May 12–18, 2024, is officially National Charter Schools Week in North Carolina. It should be a time of celebration for all the families across North Carolina who choose charters as the best educational option for their children.

Charter schools are public schools, but they differ from their traditional counterparts in some respects. As Bob Luebke, director of the Center for Effective Education at the John Locke Foundation, has explained, “Charter schools enjoy additional flexibility with regard to administrative regulation and teacher certification requirements. Charter schools also have the option of contracting with charter management companies that provide administrative and technical services.”

According to a Carolina Journal Poll (formerly Civitas Poll) released in Jan. 2024, two-thirds of respondents said they supported charter schools, which continue to be a popular option for families throughout the state. In fact, since 2011, when lawmakers removed the cap on the number of charter schools that could operate in North Carolina, enrollment in charters has increased by 208 percent. Currently, 210 charter schools operate across North Carolina. Yet a draft report presented to the State Board of Education earlier this month by the Office of Charter Schools shows that in many counties throughout the state, families don’t have ready access to charters.

Distribution of North Carolina Charter Schools by County, as of April 1, 2024

Source: Draft 2023 Annual Charter Schools Report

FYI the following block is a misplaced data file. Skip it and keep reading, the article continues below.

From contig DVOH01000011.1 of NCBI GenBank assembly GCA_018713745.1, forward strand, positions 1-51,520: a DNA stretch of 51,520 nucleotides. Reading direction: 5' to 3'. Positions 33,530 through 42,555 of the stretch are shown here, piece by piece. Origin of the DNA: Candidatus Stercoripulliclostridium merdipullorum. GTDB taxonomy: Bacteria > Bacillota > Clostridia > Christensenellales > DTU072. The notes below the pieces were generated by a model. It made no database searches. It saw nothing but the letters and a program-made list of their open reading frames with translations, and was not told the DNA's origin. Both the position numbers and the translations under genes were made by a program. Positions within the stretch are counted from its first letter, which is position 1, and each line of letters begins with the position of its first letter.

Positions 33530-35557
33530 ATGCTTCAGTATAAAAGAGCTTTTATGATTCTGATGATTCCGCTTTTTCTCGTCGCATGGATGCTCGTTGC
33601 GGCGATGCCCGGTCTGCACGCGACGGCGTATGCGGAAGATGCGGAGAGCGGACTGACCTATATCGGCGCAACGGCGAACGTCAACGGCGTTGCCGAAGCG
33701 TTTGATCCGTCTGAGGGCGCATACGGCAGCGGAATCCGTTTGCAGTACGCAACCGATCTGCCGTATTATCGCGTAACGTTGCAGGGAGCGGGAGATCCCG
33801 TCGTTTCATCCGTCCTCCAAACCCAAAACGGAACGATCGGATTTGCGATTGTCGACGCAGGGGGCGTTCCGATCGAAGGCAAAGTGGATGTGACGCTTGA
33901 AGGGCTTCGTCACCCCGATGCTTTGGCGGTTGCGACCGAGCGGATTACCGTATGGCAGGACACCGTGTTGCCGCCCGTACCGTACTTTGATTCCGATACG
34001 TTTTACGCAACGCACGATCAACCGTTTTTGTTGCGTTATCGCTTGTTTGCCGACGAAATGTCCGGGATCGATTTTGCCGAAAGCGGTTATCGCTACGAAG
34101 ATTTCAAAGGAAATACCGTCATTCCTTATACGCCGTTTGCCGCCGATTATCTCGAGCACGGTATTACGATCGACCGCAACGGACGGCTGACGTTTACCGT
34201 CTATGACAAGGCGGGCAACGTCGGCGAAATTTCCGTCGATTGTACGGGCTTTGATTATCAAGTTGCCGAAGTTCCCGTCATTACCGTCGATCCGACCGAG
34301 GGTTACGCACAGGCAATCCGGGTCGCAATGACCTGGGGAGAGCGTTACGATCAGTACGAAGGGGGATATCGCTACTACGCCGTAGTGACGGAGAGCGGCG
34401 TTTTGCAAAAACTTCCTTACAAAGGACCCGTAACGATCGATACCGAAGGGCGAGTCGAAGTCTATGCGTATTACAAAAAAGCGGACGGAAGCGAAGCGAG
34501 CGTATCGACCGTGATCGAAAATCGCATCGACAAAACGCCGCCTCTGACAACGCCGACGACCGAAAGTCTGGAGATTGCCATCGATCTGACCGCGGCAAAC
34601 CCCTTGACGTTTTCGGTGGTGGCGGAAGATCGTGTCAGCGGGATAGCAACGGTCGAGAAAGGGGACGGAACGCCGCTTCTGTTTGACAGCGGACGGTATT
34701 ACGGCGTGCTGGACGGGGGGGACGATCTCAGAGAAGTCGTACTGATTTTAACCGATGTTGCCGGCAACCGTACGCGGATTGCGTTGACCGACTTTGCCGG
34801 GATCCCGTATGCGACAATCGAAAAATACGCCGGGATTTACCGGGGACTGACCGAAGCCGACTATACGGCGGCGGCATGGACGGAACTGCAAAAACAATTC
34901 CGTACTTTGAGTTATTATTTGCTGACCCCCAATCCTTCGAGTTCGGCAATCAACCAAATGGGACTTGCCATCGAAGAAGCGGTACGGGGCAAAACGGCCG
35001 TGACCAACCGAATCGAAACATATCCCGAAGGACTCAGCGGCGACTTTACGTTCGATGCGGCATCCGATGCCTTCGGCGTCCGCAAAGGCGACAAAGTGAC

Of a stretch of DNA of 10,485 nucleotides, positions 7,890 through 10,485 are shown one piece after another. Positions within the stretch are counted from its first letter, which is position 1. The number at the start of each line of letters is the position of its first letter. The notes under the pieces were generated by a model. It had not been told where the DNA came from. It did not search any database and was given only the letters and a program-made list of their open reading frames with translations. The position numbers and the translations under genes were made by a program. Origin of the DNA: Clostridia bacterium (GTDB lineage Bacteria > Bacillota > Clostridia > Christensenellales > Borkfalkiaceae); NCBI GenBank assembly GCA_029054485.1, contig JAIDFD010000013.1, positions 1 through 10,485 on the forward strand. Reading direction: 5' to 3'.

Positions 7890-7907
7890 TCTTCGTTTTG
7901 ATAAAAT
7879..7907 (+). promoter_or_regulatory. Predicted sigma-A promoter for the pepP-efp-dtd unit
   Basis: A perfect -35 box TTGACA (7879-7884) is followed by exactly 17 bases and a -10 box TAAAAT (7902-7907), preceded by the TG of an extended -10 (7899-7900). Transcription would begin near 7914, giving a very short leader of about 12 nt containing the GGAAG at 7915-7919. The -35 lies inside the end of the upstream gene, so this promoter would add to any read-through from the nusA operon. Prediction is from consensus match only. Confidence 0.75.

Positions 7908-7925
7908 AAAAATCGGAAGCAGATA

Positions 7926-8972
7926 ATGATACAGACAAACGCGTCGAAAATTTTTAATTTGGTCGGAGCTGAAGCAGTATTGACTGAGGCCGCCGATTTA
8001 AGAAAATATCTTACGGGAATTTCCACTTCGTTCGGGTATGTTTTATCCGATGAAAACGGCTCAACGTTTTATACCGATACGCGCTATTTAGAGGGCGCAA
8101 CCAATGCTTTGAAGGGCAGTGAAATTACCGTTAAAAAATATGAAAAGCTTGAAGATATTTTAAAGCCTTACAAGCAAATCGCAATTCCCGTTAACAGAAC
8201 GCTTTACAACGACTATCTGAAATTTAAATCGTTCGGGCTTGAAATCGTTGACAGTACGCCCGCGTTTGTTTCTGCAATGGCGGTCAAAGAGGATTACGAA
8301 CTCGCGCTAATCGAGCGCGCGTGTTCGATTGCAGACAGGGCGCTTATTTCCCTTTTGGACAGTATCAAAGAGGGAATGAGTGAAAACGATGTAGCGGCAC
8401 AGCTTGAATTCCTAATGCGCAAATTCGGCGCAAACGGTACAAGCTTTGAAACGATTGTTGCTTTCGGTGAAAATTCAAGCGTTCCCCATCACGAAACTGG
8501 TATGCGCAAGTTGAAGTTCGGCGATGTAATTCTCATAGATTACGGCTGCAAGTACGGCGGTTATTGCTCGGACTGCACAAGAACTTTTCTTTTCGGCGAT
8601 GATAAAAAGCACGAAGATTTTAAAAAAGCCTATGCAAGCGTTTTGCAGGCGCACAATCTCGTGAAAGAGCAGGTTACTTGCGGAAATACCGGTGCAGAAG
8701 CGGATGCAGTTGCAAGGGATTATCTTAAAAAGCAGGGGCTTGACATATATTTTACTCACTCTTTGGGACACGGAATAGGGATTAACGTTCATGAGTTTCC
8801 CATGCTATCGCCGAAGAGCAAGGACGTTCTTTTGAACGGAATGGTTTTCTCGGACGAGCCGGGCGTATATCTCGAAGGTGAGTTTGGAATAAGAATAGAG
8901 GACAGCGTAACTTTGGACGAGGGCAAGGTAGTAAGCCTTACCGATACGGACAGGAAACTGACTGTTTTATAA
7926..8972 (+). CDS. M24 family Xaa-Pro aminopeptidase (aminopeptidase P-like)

According to the draft of the report, 37 of the state’s 100 counties don’t have any charter schools. Nearly half of the state’s 210 charters can be found in just six counties: Mecklenburg (34), Wake (26), Durham (16), Guilford (13), Buncombe (7), and New Hanover (7).

Number of North Carolina Charter Schools by County, as of April 1, 2024

CountyNumber of Charter Schools
Mecklenburg County34
Wake County26
Durham County16
Guilford County13
Buncombe County7
New Hanover County7
Forsyth County5
Iredell County5
Union County5
Alamance County4
Cabarrus County4
Gaston County4
Chatham County3
Franklin County3
Johnston County3
Lee County3
Moore County3
Robeson County3
Wayne County3
Bladen County2
Brunswick County2
Columbus County2
Cumberland County2
Granville County2
Halifax County2
Harnett County2
Henderson County2
Lincoln County2
Orange County2
Person County2
Rockingham County2
Rutherford County2
Vance County2
Wilson County2
Avery County1
Beaufort County1
Burke County1
Caldwell County1
Carteret County1
Cleveland County1
Currituck County1
Davidson County1
Edgecombe County1
Haywood County1
Jackson County1
Lenoir County1
Martin County1
Montgomery County1
Nash County1
Northampton County1
Onslow County1
Pamlico County1
Pasquotank County1
Pitt County1
Randolph County1
Rowan County1
Stanly County1
Surry County1
Swain County1
Transylvania County1
Warren County1
Washington County1
Watauga County1
Alexander County0
Alleghany County0
Anson County0
Ashe County0
Bertie County0
Camden County0
Caswell County0
Catawba County0
Cherokee County0
Chowan County0
Clay County0
Craven County0
Dare County0
Davie County0
Duplin County0
Gates County0
Graham County0
Greene County0
Hertford County0
Hoke County0
Hyde County0
Jones County0
Macon County0
Madison County0
McDowell County0
Mitchell County0
Pender County0
Perquimans County0
Polk County0
Richmond County0
Sampson County0
Scotland County0
Stokes County0
Tyrrell County0
Wilkes County0
Yadkin County0
Yancey County0

Source: Draft 2023 Annual Charter Schools Report

Charter schools throughout the state reported waitlists totaling more than 85,000 students at the beginning of the 2023–24 school year, according to the report. Even though that count might include duplicates if students are on waitlists at multiple schools, it indicates a growing demand for charter schools among North Carolina families.

With so much unmet demand, how can lawmakers encourage the growth of more charter schools? One way is by amending restrictive zoning laws that prevent charters from being developed in certain areas. More charter schools throughout the state would open opportunities for families who don’t currently have access to them.